In our culture of “snack-sized” media, including in music, rock stars used to monstrous album sales in the ’80s and ’90s are a little bitter over mp3 life. Which they should be because albums from that time always rocked as a whole. Just throwing on Shout At The Devil and throwing back some beers was a cool experience.
“When I was scrounging through record shops as a kid you usually (unless you just shopped for single’s) bought the whole album. I always fell deeper in love with the band because ‘ALL’ their songs spoke to me,” said Sixx. “Of course some jumped out at you right away while other’s grew on you but you didn’t skip any songs, you would listen from top to bottom over and over again. When I started making albums I always believed the WHOLE album was the adventure. Of course there is the lead single for radio but when did THAT become the whole experience?”
“I talk to more and more people everyday who tell me they only buy singles now. iTunes hasn’t helped for that of course. We have asked them many times to bundle our album as one download so fans wouldn’t cherry pick the hits and miss the hidden gems but its nots part of their business model. I love iTunes and buy music almost daily from it but it still frustrates me. I just wish more people clicked ‘BUY ALBUM’.”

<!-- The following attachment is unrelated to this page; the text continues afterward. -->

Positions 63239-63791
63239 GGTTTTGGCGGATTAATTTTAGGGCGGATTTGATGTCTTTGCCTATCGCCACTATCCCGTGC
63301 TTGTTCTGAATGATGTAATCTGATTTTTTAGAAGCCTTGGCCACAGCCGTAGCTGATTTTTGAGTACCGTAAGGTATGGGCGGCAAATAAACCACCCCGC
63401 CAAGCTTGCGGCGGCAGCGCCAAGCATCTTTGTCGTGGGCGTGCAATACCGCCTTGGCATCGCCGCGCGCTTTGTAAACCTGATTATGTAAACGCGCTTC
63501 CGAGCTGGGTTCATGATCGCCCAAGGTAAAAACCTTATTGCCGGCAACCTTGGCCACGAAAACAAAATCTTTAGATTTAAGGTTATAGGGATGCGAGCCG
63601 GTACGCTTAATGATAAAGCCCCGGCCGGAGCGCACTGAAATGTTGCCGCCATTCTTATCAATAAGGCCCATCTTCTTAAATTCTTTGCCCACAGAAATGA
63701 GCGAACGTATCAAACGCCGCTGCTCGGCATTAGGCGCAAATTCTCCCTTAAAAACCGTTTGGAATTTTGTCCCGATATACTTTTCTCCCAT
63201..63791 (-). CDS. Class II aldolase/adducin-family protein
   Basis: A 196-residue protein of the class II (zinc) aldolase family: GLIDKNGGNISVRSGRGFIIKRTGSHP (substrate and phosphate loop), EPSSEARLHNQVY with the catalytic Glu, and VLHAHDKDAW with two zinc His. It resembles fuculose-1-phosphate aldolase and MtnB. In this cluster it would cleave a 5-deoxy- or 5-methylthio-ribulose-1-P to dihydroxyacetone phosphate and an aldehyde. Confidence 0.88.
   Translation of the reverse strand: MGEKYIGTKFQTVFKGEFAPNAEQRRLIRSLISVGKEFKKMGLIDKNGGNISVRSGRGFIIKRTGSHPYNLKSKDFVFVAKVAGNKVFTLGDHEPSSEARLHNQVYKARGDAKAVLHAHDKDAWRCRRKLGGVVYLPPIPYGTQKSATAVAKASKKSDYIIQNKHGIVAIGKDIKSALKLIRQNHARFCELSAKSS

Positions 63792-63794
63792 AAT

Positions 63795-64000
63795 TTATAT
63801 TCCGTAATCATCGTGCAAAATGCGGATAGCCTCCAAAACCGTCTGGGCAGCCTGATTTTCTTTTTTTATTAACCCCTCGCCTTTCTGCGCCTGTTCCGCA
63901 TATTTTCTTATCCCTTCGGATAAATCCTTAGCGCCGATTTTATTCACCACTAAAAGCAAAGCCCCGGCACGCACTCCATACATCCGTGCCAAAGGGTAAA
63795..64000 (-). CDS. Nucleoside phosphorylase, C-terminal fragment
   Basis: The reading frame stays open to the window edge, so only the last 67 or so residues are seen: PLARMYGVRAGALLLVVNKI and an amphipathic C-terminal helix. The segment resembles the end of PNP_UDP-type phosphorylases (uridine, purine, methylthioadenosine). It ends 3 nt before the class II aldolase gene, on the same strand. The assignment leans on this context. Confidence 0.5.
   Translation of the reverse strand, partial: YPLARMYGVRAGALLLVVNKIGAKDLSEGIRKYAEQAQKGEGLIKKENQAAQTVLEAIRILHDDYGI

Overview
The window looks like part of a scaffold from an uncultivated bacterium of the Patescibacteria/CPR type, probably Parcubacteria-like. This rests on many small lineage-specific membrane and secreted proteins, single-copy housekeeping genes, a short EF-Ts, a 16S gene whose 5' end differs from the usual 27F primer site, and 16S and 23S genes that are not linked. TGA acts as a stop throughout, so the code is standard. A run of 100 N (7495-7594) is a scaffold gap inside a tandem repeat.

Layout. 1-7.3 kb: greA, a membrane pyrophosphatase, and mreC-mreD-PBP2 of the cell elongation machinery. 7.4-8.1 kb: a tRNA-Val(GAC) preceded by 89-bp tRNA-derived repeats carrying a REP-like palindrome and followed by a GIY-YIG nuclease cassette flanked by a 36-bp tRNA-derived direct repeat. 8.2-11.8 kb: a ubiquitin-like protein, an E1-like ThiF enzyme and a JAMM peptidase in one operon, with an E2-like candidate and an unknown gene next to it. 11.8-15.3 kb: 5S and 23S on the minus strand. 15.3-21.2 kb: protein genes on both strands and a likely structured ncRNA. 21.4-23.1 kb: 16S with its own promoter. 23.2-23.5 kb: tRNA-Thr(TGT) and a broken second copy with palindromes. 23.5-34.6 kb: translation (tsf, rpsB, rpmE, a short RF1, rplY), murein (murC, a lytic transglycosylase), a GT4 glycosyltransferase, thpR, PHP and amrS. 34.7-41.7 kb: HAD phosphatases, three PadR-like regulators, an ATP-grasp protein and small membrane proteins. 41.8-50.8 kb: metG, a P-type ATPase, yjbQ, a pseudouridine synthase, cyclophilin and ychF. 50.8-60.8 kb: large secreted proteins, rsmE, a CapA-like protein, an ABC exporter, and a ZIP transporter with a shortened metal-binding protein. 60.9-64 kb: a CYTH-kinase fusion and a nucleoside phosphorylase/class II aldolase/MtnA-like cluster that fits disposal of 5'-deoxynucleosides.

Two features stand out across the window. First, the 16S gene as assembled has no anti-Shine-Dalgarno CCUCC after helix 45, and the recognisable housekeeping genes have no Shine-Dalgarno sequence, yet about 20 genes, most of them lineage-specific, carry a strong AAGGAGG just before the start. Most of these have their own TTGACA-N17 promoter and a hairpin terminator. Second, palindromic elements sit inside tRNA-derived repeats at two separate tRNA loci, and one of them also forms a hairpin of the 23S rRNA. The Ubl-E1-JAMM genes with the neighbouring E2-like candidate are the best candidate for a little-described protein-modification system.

“Maybe I am old fashioned in how I believe music should be listened to but I refuse to ever buy just a bands single. I always buy the WHOLE album. I encourage you to do the same. Technology may have changed but the fact that a band makes a WHOLE album for you hasn’t. Dig deep and I promise you, you will fall deeper in love with the artist than you ever could only listening to one song.”
Read his fan’s responses here: https://www.facebook.com/nikkisixxofficial
–Nadia Noir, CBS Radio Los Angeles